Lawrence LessigHere’s a great video (you’ll need Flash Player to see it) of a 20-minute talk given earlier this year at the TED Conference by Lawrence Lessig, the Stanford professor who has led the fight to loosen the stranglehold the big content companies (think Sony, Disney, and so on) have placed on the creative use of digital music, art, movies, and TV shows.

Librarians have long worked to make our colleagues sensitive to these laws – for example, reminding classroom teachers that they can’t legally play a DVD of Disney’s Little Mermaid on the nutzy last day of school before winter break without public performance clearance. Yet we’re also increasingly aware how these companies are working to prevent fair use of these materials. Lessig here focuses on how these corporations make it difficult for people – especially young people – to use these materials in remixes and mashups.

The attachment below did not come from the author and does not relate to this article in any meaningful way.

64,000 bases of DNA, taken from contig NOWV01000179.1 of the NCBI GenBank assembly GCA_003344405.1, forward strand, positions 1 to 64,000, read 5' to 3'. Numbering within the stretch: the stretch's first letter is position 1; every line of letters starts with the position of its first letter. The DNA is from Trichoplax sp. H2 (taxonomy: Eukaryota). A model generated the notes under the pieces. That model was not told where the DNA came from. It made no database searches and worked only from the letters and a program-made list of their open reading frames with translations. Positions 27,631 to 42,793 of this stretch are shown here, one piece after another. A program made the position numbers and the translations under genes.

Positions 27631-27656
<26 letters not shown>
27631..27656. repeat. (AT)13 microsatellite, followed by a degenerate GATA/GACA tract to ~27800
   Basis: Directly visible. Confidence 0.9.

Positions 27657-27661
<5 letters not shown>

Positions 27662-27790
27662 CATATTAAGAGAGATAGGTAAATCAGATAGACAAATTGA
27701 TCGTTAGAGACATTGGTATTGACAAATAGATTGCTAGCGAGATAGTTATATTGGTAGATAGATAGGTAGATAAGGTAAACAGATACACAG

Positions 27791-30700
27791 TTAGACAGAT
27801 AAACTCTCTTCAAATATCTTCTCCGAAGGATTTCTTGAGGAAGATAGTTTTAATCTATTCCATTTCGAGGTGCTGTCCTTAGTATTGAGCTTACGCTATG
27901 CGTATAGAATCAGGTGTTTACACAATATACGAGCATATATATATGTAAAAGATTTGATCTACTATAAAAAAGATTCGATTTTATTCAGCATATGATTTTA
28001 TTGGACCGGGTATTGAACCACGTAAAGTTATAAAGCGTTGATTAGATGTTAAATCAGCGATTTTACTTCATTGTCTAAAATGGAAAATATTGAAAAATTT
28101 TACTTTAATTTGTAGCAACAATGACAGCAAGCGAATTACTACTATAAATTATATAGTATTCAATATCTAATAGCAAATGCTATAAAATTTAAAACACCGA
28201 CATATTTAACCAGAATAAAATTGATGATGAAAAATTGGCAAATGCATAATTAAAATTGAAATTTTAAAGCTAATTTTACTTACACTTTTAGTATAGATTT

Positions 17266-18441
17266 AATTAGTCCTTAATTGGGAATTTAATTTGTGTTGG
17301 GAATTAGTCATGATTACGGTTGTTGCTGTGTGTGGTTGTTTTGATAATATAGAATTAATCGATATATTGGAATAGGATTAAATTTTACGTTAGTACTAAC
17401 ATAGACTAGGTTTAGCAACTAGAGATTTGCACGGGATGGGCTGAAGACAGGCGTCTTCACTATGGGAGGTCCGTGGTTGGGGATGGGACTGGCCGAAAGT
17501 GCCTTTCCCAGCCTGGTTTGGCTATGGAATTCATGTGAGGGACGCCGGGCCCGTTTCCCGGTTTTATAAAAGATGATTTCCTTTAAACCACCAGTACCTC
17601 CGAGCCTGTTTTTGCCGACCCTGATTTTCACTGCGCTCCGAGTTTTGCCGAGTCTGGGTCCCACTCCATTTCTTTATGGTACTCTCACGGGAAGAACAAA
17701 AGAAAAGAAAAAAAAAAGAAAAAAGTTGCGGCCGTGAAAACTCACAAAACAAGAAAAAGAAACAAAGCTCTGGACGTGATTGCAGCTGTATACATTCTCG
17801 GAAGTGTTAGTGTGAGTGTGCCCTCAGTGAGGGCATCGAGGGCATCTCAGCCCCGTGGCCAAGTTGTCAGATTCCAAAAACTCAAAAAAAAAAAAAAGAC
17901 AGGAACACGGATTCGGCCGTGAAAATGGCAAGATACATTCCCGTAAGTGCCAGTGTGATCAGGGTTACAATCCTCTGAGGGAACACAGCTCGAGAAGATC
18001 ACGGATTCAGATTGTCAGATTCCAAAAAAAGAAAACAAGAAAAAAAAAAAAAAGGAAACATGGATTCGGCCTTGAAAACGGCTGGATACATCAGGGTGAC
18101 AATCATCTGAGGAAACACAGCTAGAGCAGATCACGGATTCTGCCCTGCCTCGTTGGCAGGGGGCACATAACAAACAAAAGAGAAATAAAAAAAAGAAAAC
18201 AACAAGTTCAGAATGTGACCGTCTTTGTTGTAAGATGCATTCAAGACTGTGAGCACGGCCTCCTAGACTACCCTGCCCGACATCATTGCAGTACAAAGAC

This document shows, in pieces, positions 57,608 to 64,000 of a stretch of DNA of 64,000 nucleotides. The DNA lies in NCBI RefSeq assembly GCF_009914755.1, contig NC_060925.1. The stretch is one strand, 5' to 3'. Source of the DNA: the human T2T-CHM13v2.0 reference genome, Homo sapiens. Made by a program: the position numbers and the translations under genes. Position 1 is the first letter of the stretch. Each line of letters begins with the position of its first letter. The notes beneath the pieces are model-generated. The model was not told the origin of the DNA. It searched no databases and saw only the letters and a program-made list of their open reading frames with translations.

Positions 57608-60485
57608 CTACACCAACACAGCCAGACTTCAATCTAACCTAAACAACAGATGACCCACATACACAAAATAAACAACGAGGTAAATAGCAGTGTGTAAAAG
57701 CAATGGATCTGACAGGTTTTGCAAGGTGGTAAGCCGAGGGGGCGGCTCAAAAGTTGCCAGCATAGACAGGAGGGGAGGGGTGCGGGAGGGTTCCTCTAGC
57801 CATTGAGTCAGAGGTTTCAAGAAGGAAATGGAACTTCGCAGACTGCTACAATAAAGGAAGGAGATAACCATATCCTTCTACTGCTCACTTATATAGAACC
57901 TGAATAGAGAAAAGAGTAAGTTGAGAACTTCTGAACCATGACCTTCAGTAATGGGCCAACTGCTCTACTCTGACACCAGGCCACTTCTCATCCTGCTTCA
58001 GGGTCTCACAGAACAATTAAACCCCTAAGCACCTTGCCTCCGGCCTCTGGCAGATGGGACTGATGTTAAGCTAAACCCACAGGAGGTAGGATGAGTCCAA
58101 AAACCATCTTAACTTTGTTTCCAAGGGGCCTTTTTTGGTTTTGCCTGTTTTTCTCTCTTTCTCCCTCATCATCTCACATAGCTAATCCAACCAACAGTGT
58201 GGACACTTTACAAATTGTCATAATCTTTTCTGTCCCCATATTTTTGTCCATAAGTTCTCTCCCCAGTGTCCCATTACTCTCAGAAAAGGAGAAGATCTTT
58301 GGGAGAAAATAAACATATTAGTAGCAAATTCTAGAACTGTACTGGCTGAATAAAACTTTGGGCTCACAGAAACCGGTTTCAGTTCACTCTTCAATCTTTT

If you’ve been following the copyright controversies of the last twenty years, you’ll find Lessig’s examples and arguments a fascinating challenge. He says that before the coming of the Net, we lived in a “Read Only” culture that allowed us to read, watch, or hear passively the works of others. But now we live in a “Read/Write” culture that lets us mix things up, add our own perspectives, and put them out there (on YouTube, for example) for millions of people to see.

The last two minutes of his talk are all about young people, and how young people want to feel as if the copyright laws respect them before they’re going to respect the law.

(Thanks to Howlin’ Hobbit, a fellow ukulele-playing blogger, for putting this video where I could see it.)

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